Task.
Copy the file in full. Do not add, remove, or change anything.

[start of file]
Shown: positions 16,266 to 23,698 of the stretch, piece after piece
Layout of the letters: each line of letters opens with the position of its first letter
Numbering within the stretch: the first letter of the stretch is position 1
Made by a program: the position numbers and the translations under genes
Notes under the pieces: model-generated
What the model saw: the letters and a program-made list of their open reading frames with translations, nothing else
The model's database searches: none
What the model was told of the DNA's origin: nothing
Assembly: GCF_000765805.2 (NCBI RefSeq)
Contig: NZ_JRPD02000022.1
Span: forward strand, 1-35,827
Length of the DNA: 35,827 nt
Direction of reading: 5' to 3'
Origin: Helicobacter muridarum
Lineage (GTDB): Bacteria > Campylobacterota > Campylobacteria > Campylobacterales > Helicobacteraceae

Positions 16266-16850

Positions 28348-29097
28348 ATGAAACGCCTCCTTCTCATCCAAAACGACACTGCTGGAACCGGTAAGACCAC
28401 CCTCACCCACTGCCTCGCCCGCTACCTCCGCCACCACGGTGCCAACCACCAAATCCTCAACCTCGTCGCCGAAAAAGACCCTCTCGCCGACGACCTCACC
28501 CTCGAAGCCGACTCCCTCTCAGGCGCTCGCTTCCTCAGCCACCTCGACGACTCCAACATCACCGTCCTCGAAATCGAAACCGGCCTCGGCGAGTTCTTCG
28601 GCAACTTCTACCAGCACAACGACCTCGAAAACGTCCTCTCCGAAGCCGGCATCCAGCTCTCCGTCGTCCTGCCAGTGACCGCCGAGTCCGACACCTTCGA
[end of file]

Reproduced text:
Shown: positions 16,266 to 23,698 of the stretch, piece after piece
Layout of the letters: each line of letters opens with the position of its first letter
Numbering within the stretch: the first letter of the stretch is position 1
Made by a program: the position numbers and the translations under genes
Notes under the pieces: model-generated
What the model saw: the letters and a program-made list of their open reading frames with translations, nothing else
The model's database searches: none
What the model was told of the DNA's origin: nothing
Assembly: GCF_000765805.2 (NCBI RefSeq)
Contig: NZ_JRPD02000022.1
Span: forward strand, 1-35,827
Length of the DNA: 35,827 nt
Direction of reading: 5' to 3'
Origin: Helicobacter muridarum
Lineage (GTDB): Bacteria > Campylobacterota > Campylobacteria > Campylobacterales > Helicobacteraceae

Positions 16266-16850

Positions 28348-29097
28348 ATGAAACGCCTCCTTCTCATCCAAAACGACACTGCTGGAACCGGTAAGACCAC
28401 CCTCACCCACTGCCTCGCCCGCTACCTCCGCCACCACGGTGCCAACCACCAAATCCTCAACCTCGTCGCCGAAAAAGACCCTCTCGCCGACGACCTCACC
28501 CTCGAAGCCGACTCCCTCTCAGGCGCTCGCTTCCTCAGCCACCTCGACGACTCCAACATCACCGTCCTCGAAATCGAAACCGGCCTCGGCGAGTTCTTCG
28601 GCAACTTCTACCAGCACAACGACCTCGAAAACGTCCTCTCCGAAGCCGGCATCCAGCTCTCCGTCGTCCTGCCAGTGACCGCCGAGTCCGACACCTTCGA